Not Many Gentlemen on the Early Commute
Had to take the early train into London this morning in order to turn in our passports for our Russian visas. This was my second effort as the first time; our Letters of Introduction weren’t acceptable. Both times, I went in early so I would get to the Russian Visa place early enough to spend a bit of time in London and to take care of any problems if I possibly could OR to go to the one other location where I might get a Russian visa but would cost me a heck of a lot more money.
Trains in the morning at 12 coaches long. People in the know walk to the far end of the platform because there’s probably a good chance to get a seat on coaches’ number 10, 11 or 12. That was the case this morning although I just barely managed to find a seat before it was full and there were several women left standing and not a single man looked up from his paper to see if there was anyone less abled or pregnant or anything. Not a single woman looked up either though so people are just not willing to give up their seats in the morning. I wasn’t either.
I had to go from Waterloo to Barbican Underground station. It is not the easiest station to get to even though it has three undergrounds running past it. First time, I only used two undergrounds but managed to get lost because the Metropolitan line seems to have numerous tracks and platforms at the station where I was so I thought I’d go a different way today and maybe it would be easier.
I chose to go from Waterloo via the Waterloo and City line to Bank Station. It only goes between Waterloo and Bank station. I’m following the signs and when I get to the entrance, it is backed up all the way up the stairs and all the way up the ramp. You could tell when a train arrived as the people would move forward a little ways and then stop until the next train arrived. It only took me two times stopping and waiting before I was on the platform and able to move down a ways to where I would hope to get onto the next train.
The train arrives empty since it is only running between the two stops; it has let everyone off and now comes to pick up the people going back the other way. There were station personnel announcing “Leave a wide gap in the middle for all people to exit the train” over and over again and then “Use all doors to enter the train and move all the way into the train” and finally “The doors are shutting now, do not get on the train, there will be another train shortly”. I was close enough to be able to get on this train after everyone got off but just as I got on, the last seat was taken. I am moving into the center of the aisle so I am standing in the middle of the car in front of 5 men, all of whom have their noses buried in a newspaper. I turn around and look at the other side. Same thing. Standing next to me are several men and several women, some of whom look to be more tired than me and older than me. I’m looking up and down the car and see several women who need a seat, one being pregnant and YES, one man gets up and lets her take his seat. Not a single other man even looked around him to see if someone else needed a seat more than he did. There were very few women sitting down but they all looked like they needed the seats.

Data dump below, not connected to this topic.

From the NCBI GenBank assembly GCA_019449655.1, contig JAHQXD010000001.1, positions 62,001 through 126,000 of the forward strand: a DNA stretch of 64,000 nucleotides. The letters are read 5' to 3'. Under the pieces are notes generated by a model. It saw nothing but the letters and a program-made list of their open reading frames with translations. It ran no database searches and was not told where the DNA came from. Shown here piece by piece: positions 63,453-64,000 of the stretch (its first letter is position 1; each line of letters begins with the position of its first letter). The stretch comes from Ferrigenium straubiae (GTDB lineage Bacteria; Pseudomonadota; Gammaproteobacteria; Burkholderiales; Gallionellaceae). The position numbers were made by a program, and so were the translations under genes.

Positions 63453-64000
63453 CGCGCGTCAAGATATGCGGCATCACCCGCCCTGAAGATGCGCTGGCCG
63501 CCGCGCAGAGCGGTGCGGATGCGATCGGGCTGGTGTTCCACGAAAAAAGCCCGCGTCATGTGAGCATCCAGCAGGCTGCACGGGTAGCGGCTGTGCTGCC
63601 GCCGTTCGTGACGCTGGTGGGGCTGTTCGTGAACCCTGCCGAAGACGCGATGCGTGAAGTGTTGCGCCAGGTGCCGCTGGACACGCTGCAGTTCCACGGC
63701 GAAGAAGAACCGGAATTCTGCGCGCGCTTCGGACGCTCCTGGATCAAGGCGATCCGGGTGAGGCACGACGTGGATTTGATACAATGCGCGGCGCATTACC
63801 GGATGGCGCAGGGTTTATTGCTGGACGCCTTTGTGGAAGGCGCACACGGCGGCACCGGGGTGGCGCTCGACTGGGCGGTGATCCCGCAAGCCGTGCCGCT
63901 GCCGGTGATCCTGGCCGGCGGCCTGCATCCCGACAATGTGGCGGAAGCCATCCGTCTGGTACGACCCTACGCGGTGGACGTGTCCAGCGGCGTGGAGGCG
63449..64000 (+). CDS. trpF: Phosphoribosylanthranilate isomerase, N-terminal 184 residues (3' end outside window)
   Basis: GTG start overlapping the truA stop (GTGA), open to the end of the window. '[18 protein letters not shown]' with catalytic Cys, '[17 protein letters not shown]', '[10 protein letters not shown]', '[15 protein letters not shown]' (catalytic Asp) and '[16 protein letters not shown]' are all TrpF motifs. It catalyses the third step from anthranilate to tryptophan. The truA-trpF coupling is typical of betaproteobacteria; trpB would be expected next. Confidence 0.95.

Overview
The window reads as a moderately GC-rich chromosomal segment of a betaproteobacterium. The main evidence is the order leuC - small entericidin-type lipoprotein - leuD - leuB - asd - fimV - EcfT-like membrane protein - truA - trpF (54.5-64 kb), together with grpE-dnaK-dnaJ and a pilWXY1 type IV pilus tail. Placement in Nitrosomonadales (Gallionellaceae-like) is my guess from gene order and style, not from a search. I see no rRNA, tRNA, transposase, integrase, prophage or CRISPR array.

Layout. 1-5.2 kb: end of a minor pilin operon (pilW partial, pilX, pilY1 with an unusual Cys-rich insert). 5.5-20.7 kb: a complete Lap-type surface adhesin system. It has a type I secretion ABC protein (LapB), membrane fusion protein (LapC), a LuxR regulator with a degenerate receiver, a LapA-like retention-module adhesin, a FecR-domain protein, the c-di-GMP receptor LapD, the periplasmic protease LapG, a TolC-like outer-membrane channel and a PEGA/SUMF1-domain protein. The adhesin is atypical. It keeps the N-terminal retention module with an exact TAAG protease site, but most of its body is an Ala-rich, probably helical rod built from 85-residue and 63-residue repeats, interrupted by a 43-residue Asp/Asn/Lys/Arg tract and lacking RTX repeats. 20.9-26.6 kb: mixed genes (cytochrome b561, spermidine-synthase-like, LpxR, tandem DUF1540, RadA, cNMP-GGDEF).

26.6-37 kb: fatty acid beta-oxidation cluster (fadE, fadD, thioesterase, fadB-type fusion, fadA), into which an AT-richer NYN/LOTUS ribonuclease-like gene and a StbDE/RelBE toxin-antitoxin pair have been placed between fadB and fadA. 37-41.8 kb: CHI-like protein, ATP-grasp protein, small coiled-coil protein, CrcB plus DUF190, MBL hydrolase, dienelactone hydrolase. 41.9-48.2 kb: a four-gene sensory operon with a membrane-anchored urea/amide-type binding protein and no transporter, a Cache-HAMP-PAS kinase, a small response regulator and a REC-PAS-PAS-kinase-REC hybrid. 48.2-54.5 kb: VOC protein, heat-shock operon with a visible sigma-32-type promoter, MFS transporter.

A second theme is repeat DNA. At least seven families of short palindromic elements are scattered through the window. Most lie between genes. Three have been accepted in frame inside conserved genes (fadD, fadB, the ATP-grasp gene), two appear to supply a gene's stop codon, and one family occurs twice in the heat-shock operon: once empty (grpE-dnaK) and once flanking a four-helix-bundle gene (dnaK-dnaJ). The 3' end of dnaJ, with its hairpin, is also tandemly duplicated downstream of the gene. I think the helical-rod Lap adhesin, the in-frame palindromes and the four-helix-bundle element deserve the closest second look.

I understand that going to work through this madhouse every day probably is very tiring and very hard to bumper car your way through the subways but still, it would be nice if there were people still able and willing to let someone else less able to sit. I’m hanging by the overhead bar and I can reach it. The poor lady next to me is on her tiptoes to reach it. Luckily it is crowded enough that she’s not going to fall over should she lose her grip.
I reach Bank and exit the train along with everyone else and plot my next move to get to Barbican. I figure out I can take one more train to Moorgate, change there and then one stop more to Barbican. The train from Bank to Moorgate was not any better. Crowded, crowded. This time, I did not make the first train as I was standing on the platform. The station personnel start announcing the same/similar mantra as they did at Waterloo “Make a large gap down the middle so people can exit the train. Do not get on until people have exited the train” and then segue into “Use all doors and move all the way into the train” and finally “The doors are closing. There is another train right behind this one. Please wait”…
He made the final announcement just as I was about to see if I could squeeze onto the train but it was pretty packed with one man standing so close to the edge that I thought the door would hit him. So I didn’t get on. Then someone got off and that made a space but the station man was still saying “The doors are closing” so I didn’t move. Two younger and much thinner ladies ran up and jumped onto the train right in front of me and squeezed into the mass of humanity. The doors still didn’t close which was good because one of those ladies had to divest herself of backpack and coat or the door would have hit her for sure. Finally the doors did close and no one was hit and the next train was right behind it.
I made it on this time and moved all the way into the train and luck was with me because the doors on my side opened when we got to Barbican so I was first off the train.
Thank goodness I was only going one stop though because all the seats were taken again and nobody got up for anybody.
Coming back was much better as there were seats every time on each underground and I made it home without too much trouble. Tomorrow I get to repeat the procedure to pick up our visas but it will be much later in the day. We’ll see how it goes on coming home.